Mike, since you are on here for the second time now – I always refer people back to your previous episode, which is Episode 234, if they wanna hear your worst moment, your ‘aha’ moment, things you were doing back then, but that was the last episode. This episode is just, kind of, more of us wrapping and kind of seeing what you’re up to now. So, what do you kind of want to move into next? What do you think’s gonna be a valuable part of the conversation for Fire Nation?
Interviewee: Yeah. Let’s talk about something that we’re betting heavy on right now, and that’s insights about – we think that there’s a big shift happening on how work actually gets done. And the reason we think this is because we actually are witnessing it with our own market place, and how people are making purchases, connecting services with service providers and buyers.
And some people call it the 1099 Revolution, but we’re betting that’s it’s gonna grow exponentially in the years to come, which is why we’re actually doing this thing called Workify, where we break it apart. Because we wanna have this open platform for entrepreneurs to be able to use. Some people ask, “Why would you give away Growth Geeks so that everybody else can?”
Well, because we’re betting on a bigger play because we think that openness leads to a larger business, a larger opportunity, but also we seriously just love entrepreneurs and being able to give them a tool that they can use and not have to invest heavily in tech, but go with their idea and be connectors.
So, what I mean by this revolution is kind of like – there’s a book out about this called Platformed, but it basically is saying the pipeline business, which are like the old school businesses – think of an attorney that – he offers attorney services and you go to this website and you buy it directly from him. That would be a direct pipeline.
Or, you have a platform business where you have these connectors. Any businesses that are offering a service, you can find them on their platform. So you think about Uber is the biggest taxi service but they don’t own any taxis. AirBnB is the biggest hotel chain, yet they don’t own any hotels. Right? So, we’re giving this ability that you can be that connector, say for that attorney services, you get all the attorneys and you find all the people that need them.
I’m not saying that’s a great idea, but that’s the difference between a pipeline business and what would be a platform business. And so, I know I’m going off on a little tangent, but the thing that we’re really excited about is just giving that technology that’s gonna enable entrepreneurs to build these platform businesses.
Interviewer: So, Fire Nation, this is the kind of ideas that come when you just do the work. When you get up, when you work with entrepreneurs, when you work for entrepreneurs, when you do things that are just kind of outside of your comfort zone, these sort of ideas come, and Workify is one of those ideas.
So you’re gonna wanna stick around because we’re gonna be diving a little deeper into this with Mike after we thank our sponsors. So, Mike, we’re back, and Workify – this is something that you had this idea for, you’re working towards. How is this gonna be shifting the market? What kind of value is this bringing to entrepreneurs?
Interviewee: Actually, I said I was gonna share with you the incremental that we build on. So, first was Growth Hacker TV, marketers and businesses wanted to be connected, so we had Growth Geeks, Growth Geeks connecting marketers and business. Then people were coming to us and saying, “Hey, listen, we have a community of people that we wanna connect. Can we white label what you guys are doing?” And so then we started to, “Hmm. Maybe there’s something here.”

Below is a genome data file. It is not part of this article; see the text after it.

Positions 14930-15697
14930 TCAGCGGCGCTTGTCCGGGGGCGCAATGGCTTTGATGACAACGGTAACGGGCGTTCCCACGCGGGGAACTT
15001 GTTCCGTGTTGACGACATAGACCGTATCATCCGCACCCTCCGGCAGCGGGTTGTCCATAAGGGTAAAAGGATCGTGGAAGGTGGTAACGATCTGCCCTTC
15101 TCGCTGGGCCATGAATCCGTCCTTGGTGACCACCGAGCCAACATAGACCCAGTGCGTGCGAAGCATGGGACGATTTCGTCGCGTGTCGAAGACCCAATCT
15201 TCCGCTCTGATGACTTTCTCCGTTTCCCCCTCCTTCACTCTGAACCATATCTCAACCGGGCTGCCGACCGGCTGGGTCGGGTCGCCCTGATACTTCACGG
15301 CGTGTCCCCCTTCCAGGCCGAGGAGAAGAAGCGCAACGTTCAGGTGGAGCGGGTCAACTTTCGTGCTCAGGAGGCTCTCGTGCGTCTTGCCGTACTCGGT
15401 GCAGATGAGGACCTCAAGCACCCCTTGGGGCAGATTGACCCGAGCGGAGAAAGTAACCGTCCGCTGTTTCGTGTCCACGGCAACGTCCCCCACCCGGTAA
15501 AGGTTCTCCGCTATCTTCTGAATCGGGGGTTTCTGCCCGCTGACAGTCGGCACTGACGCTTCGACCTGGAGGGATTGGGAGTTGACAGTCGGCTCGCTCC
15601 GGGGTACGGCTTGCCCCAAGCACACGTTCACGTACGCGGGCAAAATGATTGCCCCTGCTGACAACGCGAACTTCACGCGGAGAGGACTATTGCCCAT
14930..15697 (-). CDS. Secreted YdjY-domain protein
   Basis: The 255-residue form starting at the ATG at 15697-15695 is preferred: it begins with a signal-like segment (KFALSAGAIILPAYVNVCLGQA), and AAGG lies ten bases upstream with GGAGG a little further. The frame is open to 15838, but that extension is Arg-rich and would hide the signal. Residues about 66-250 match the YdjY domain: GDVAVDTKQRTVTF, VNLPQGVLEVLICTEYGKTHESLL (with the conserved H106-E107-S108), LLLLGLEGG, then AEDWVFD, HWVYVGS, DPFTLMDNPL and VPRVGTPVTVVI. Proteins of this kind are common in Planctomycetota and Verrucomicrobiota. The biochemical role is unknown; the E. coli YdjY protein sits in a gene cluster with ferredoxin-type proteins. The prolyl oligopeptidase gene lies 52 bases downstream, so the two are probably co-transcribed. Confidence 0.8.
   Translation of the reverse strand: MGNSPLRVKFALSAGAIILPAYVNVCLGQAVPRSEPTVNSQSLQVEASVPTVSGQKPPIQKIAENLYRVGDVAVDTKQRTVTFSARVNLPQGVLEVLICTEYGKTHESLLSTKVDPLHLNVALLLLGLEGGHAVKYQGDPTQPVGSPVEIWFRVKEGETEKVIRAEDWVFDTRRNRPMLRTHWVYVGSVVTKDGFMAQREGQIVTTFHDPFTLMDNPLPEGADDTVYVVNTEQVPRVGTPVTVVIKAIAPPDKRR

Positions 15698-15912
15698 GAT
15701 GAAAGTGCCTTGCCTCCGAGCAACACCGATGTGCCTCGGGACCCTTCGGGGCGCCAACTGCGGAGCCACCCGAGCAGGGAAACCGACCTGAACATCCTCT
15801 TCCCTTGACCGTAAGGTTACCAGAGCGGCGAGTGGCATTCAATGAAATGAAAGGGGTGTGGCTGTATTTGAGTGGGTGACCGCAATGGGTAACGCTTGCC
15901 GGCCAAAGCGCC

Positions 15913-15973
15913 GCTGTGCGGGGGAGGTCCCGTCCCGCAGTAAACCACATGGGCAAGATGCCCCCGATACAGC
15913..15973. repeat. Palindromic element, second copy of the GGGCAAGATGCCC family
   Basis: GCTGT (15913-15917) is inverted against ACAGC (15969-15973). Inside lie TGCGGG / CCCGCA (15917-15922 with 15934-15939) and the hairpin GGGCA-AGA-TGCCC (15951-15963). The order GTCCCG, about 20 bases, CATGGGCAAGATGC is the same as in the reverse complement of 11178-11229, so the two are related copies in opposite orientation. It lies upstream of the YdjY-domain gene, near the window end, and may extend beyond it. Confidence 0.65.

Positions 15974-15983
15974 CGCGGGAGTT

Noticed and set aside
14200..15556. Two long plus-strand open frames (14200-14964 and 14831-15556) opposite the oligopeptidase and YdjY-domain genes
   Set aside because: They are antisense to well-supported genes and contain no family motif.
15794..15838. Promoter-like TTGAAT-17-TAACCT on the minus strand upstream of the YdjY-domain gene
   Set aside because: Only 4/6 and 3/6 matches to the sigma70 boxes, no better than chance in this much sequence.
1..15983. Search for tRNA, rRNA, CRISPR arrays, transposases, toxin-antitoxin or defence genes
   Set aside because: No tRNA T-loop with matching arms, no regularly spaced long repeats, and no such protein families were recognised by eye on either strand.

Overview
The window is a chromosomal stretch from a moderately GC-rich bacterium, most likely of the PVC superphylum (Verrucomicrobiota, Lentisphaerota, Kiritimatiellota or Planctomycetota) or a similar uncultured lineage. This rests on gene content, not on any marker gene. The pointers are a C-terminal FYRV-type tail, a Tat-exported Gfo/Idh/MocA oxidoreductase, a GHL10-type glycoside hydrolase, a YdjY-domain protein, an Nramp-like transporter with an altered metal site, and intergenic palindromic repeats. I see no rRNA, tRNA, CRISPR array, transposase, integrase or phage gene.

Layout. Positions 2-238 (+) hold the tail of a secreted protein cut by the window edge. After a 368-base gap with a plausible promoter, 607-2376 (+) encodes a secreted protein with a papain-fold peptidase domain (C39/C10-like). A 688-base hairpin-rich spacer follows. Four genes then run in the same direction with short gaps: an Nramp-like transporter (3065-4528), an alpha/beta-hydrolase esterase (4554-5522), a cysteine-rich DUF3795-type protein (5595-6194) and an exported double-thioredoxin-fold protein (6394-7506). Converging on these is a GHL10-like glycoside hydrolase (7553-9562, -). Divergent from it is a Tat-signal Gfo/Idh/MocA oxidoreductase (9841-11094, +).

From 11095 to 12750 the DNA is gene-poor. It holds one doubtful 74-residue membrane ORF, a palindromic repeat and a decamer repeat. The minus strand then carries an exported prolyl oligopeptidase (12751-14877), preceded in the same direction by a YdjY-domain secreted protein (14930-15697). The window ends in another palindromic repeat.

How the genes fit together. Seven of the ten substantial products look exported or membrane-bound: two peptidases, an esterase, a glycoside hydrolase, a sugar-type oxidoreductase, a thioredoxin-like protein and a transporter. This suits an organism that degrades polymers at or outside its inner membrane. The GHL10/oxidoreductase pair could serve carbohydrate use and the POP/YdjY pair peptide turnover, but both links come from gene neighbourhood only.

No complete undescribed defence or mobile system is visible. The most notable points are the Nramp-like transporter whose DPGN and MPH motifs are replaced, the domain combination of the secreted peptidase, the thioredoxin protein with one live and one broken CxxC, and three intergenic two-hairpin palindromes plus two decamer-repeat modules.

Then, we found that agencies were saying, “Hey, I would love to use this service because right now I manage a bunch of freelancers. This way I can plug in my workers, I can list their services, people can go and buy. When they buy, the worker gets notified, the buyer can communicate with the worker, and I can step out of the way, and I can take a piece of that business.” Then, you got the other businesses that have a SAS product and they wanna build around that product, an ecosystem of people that can support that product.
So, let’s say you use Hubspot – and they have their own marketplace, but let’s say you have Hubspot and you wanna be able to buy services around Hubspot that support the use of it, implementation – or even better, yours, John. Your podcast, buying design services, buying marketing service for your podcast. Every service under the sun for podcasting could sit in a marketplace on EntrepreneuronFire.com.
Interviewer: So, what I’m really digging about this idea, Fire Nation, is that once you have this one idea, it just grows on top of itself. It’s like that incremental step, and then before you know it, you have this marketplace that you can kind of remove yourself out of it. And, Mike, that’s kind of what you were talking about.
You’ve, in a sense, said, “Hey, I can potentially step out of this now. This marketplace still works and I just get a piece of the pie.” I just get when a transaction happens or when a connections made or when a sale is made – fill in the blank, and that’s huge. You have always been kind of the person that, to me, has gotten SAS even before SAS became a thing, and now you’re still kind of working in this industry.
Where do you really see this going, this software as service? It’s been around now for years. And is this something that you just feel like is gonna continue to be the thing? Or is there something out there that’s supplanting it?